What we will cover
Colour and the power of association
The power of colour in branding is due to how the mind associates one thing with another.
Some of these associations are built in to our primal psyche. For example, the colours red, or the combination of yellow and black, signal danger to humans and many animals alike. In fact, the mind reacts measurably quicker to red than any other colour, and brands such as Coca-Cola and Ferrari have captured the attention of their customers for decades as a result.
One of the most widely understood effects on psychology of colours in branding is that of perceived temperature. Low frequency colours such as reds, oranges and yellows are thought of as warmer than higher frequency colours such as blue. This is likely to be because we associate colours towards the red end of the spectrum with sources of heat such as the sun or a roaring fire.
Beyond this, the picture is a little less clear with colour associations more nuanced.
A generic guide to the psychology of colours in branding
Below is a basic guide to some of the most widely accepted colour/emotion associations.
Always bear in mind that these are broad guidelines and not hard and fast rules. Different sources vary in the associations they make. People also vary in their response to colour due to personal experiences, culture, gender and the way they are wired.
Red – Passion, Power, Energy, Danger, Anger, Strength
Orange – Confidence, Friendliness, Warmth, Innovation, Frustration, Immaturity
Yellow – Happiness, Optimism, Intelligence, Creativity, Anxiety, Cowardice
Green – Eco-Friendly, Healthy, Balance, Stability, Wealth, Envy
Blue – Calmness, Trust, Logic, Coldness, Unfriendliness, Depression
Purple – Royalty, Spirituality, Innovation, Eccentricity, Extravagance, Decadence
Black – Luxury, Sophistication, Power, Authority, Oppression, Evil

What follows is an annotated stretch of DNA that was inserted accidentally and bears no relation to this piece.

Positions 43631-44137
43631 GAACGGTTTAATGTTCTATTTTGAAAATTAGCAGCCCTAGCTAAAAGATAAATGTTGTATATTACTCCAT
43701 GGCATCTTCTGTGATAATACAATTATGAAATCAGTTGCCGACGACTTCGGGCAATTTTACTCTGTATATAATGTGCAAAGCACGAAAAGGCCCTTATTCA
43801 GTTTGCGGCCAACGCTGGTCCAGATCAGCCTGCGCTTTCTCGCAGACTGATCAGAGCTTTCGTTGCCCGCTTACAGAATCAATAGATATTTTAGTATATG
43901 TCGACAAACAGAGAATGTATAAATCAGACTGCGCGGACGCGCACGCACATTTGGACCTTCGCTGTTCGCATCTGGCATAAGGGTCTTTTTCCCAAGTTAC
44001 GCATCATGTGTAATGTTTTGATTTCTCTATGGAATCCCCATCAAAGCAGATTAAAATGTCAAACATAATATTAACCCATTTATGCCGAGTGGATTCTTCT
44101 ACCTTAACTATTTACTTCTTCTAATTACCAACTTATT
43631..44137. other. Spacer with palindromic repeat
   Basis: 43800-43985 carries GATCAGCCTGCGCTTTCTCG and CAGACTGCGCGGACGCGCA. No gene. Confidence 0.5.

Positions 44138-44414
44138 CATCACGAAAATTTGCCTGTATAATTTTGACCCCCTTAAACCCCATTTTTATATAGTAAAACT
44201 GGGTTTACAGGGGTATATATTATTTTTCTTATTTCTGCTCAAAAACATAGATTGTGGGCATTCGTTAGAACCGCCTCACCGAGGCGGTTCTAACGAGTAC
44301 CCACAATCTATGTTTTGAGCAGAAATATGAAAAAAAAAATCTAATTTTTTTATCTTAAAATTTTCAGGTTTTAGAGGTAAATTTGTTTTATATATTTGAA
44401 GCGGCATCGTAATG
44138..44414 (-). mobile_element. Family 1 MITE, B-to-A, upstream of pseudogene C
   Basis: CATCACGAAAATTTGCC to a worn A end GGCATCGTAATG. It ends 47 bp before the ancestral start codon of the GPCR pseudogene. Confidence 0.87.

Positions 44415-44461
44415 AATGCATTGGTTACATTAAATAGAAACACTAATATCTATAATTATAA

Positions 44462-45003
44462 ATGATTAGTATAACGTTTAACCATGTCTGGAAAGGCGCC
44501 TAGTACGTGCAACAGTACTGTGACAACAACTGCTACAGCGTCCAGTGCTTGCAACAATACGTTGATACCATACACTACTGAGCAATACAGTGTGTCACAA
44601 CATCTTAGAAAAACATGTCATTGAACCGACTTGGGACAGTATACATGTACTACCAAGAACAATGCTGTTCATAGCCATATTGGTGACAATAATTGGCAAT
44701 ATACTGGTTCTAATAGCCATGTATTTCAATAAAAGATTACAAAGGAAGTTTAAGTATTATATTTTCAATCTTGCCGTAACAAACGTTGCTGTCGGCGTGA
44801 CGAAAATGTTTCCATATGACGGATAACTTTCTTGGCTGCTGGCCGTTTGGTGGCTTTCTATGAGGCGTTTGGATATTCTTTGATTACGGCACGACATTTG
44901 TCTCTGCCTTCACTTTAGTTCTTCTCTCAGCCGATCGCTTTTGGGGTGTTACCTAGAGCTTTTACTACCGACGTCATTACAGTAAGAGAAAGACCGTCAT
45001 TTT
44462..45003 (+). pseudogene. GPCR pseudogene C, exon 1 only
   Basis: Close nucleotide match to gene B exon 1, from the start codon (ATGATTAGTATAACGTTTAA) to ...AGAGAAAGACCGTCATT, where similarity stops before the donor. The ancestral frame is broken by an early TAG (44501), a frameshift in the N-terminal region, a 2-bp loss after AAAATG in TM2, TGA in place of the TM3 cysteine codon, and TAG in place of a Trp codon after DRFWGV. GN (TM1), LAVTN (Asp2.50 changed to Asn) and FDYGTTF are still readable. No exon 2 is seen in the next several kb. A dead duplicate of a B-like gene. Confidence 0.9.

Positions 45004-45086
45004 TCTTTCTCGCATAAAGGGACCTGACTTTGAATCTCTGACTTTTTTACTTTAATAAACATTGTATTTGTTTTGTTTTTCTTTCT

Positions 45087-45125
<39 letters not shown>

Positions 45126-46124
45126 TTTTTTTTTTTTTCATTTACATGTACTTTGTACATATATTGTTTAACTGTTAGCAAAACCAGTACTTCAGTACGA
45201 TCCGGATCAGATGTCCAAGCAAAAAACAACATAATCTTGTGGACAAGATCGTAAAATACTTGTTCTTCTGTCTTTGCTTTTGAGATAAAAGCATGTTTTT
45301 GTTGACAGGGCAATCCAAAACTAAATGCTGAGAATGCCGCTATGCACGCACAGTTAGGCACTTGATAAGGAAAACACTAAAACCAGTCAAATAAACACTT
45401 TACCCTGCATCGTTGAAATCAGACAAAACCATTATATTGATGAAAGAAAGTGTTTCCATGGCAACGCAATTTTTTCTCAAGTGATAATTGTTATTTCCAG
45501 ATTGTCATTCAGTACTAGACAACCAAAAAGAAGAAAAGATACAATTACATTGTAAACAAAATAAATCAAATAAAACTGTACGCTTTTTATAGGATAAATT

White – Cleanliness, Clarity, Simplicity, Coldness, Sterility, Goodness
Some industries also tend to favour certain broad palettes. For example, restaurants often aim for homely oranges, yellows and browns, while healthcare brands gravitate towards crisp whites and blues. This is not to say that you need to follow convention; feel free to explore palettes that break the mould.
You should also consider aiming for a colour palette that is unique. The power of association works two ways, and if you find a colour that is not being used in your marketplace, that colour could come to signify your brand (Purple Bricks are a standout example in the real estate market).
Developing your brand colour palette
When considering the psychology of colours in branding, think beyond the hue itself to its various shades, tints and tones. These are achieved by adding different amounts of black, white or grey to the colour.
A light tint will make your brand feel lighter and more airy, while a dark shade will evoke a heavier, solid feel.
You will also need to think about colour combinations. Many brands use three to five main colours in their palette, and these might be complementary or contrasting. A colour wheel is invaluable for experimenting with brand palettes.
It is also important that you use your brand colours consistently throughout your business. Changing palettes between web pages, for example, can confuse your visitors.
Explore and develop your brand with a Vu expert
Whether you are looking to change up your brand, or are starting with a clean slate, Vu can help. Our two hour Branding Workshops are fun and powerful, helping you to clarify your ‘why’, refine your messaging and make powerful connections with new and existing customers.
Our team of brand specialists will answer your specific questions and fill in any knowledge gaps you have. Book your place today.
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